Usually my traditional Christmas bird-walks give you a good idea about my current area's most common, easy-to- see birds, the ones living there when it's neither breeding season nor time for migration. However, this year on Christmas Day I was in a specialized high- elevation environment and my birdlist wasn't at all representative of the species I see every day. Therefore, last Sunday I walked around Jalpan's reservoir, taking about five hours, listing the birds so you can get a fix on what species are commonly seen here.

It wasn't a good birding day. It'd rained all night, unusual for the heart of the dry season, and all morning it was so dark, misty and drizzly that I missed several species just because I couldn't see their colors. When I started out at 8 AM it was 60°, dropped to 55° when I climbed upslope into the cloud-fog, and was 60° again when I returned five hours later.

Usually I list birds as I see them, so you can enjoy watching how the bird-species mix changes as I walk through one habitat after another. However, this time all the birds came from the lake's edge where scrub and disturbed areas met the water. When I climbed the slope to get to the road on the lake's other side it was so foggy and drizzly that birds weren't too evident and I saw nothing different. Therefore, the following list is "phylogenetic" -- theoretically ancient bird-types coming first, newly evolved species coming last -- the way most field guides represent them. This way, if you want to fill your head with pretty colors, interesting designs and miscellaneous bird-thoughts, you can look up the following species in your own guide to North American birds, starting at the front of your field guide and working toward the end.

  1. Neotropic Cormorant, 2 on a snag in shallow water
  2. Great Blue Heron, like a statue at water's edge
  3. Snowy Egret, 2 atop tree at water's edge
  4. Cattle Egret, 2, each riding a cow's back
  5. Wood Stork, stalking along water's edge
  6. Blue-winged Teal, ±15 noodling weeds at water's edge
  7. American Kestrel, atop a maguey's dead flower stalk
  8. American Coot, 14 scattered, paddling independently
  9. Spotted Sandpiper, wagging tail on mud bar
  10. White-winged Dove, many flocks of 10-20 flying by
  11. Inca Dove, on ground in fallow cornfield
  12. Elegant Trogon, female snatching cherry-like fruits
  13. Golden-fronted Woodpecker, atop cement power pole
  14. Tufted Flycatcher, snatching bugs along shore
  15. Eastern Phoebe, snatching bugs along shore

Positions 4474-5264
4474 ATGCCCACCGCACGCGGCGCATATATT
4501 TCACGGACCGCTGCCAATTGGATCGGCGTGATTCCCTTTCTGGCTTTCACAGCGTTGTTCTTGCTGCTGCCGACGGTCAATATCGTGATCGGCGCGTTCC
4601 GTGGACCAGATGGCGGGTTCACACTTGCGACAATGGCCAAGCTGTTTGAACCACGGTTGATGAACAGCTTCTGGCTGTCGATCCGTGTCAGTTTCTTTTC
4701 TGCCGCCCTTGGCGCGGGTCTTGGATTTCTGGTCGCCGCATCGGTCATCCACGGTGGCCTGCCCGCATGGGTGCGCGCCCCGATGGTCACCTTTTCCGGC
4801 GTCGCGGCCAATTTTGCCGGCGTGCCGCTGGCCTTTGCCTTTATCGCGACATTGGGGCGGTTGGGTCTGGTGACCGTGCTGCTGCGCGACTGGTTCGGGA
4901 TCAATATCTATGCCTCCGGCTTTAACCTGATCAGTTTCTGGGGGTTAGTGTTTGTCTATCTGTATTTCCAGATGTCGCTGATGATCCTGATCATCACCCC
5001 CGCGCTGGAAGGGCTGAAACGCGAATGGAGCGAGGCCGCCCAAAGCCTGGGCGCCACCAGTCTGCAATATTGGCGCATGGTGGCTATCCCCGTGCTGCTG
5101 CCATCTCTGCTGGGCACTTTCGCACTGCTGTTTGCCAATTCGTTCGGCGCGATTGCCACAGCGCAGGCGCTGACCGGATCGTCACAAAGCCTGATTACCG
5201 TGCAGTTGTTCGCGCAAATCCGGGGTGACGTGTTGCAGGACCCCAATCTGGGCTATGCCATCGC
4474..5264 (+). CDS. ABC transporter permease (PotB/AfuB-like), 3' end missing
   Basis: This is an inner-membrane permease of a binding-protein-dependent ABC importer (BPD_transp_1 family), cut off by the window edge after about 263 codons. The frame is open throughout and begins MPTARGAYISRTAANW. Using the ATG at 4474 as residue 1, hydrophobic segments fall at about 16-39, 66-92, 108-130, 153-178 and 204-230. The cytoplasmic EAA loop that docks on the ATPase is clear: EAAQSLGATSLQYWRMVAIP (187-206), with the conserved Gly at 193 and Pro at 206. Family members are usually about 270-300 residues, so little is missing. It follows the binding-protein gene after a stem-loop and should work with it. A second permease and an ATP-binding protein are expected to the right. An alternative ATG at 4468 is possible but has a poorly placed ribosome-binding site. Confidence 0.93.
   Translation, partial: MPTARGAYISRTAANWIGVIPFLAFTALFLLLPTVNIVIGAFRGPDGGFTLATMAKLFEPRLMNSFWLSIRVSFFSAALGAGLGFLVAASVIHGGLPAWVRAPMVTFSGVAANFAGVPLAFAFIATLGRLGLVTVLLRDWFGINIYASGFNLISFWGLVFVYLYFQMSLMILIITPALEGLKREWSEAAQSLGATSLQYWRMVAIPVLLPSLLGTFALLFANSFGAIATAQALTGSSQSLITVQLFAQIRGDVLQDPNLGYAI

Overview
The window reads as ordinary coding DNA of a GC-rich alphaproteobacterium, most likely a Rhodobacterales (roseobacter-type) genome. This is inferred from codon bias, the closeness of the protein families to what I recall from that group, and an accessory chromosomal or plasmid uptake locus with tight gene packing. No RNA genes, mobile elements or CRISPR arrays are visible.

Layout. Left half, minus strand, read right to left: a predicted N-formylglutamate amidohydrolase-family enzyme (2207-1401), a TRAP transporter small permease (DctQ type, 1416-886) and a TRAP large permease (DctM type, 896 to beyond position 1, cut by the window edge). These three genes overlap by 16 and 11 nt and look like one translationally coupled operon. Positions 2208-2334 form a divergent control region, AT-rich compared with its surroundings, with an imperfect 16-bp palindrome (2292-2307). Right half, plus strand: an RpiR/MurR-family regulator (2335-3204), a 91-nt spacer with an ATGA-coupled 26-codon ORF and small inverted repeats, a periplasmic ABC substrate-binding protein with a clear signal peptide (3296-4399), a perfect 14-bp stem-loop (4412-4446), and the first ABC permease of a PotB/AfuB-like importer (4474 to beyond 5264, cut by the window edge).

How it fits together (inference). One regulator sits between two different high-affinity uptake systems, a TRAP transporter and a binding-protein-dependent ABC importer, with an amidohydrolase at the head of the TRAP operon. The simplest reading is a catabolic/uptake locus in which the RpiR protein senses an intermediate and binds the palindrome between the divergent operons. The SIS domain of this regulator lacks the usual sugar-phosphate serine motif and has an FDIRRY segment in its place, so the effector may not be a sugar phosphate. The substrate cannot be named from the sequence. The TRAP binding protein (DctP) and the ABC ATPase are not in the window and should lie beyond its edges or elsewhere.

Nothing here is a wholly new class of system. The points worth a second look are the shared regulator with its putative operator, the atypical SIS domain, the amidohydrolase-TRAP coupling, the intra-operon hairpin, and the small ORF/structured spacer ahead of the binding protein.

16. Social Flycatcher, 3 in different trees, one calling
  17. Violet-green Swallow, several swooping low over water
  18. Green Jay, complaining JEHRRR JEHRRR JEHRRR in scrub
  19. Ruby-crowned Kinglet, snatching gnats in scrub
  20. Blue-gray Gnatcatcher, abundant in scrub everywhere
  21. Brown-backed Solitaire, beautiful crescendo call
  22. Blue Mockingbird, lustily singing from hidden perch
  23. Cedar Waxwing, ±15 high-pitched ZEEEEEing in treetops
  24. Nashville Warbler, brightly yellow, showing rusty cap
  25. Yellow-rumped Warbler, several debugging acacia fls
  26. Black-and-white Warbler, foraging on tree-trunks
  27. Wilson's Warbler, very common in scrub along shore
  28. Northern Cardinal, bright male in scrub along road
  29. Black-headed Grosbeak, nibbling cherry-like fruit
  30. Indigo Bunting, ±10 in scrub, males mottled blue
  31. Melodious Blackbird, singing in tip-top of tree
  32. Great-tailed Grackle, several loudly calling
  33. Brown-headed Cowbird, 2 in tree next to pasture

Every species in the above list is also found somewhere in the US -- though sometimes the distribution extends only a few miles north across the border. Species not found in North America do occur here, but I didn't see any. I'm not too surprised by this, since the Eastern Sierra Madres can be followed all the way north into western Texas and beyond, where they become the Rocky Mountains. In other words, no major ecological barriers block birds from flying between here and Texas.

The "star" of the above list is certainly the Elegant Trogon, sometimes known as the Coppery-tailed Trogon, its distribution extending into the US only in southeastern Arizona and extreme western Texas. The female I saw was feeding in the typical trogon manner: After quietly perching, she'd suddenly fly up to a fruit, take it into her beak as she fluttered in mid air, then let herself drop, so that her weight helped snap the fruit off the tree.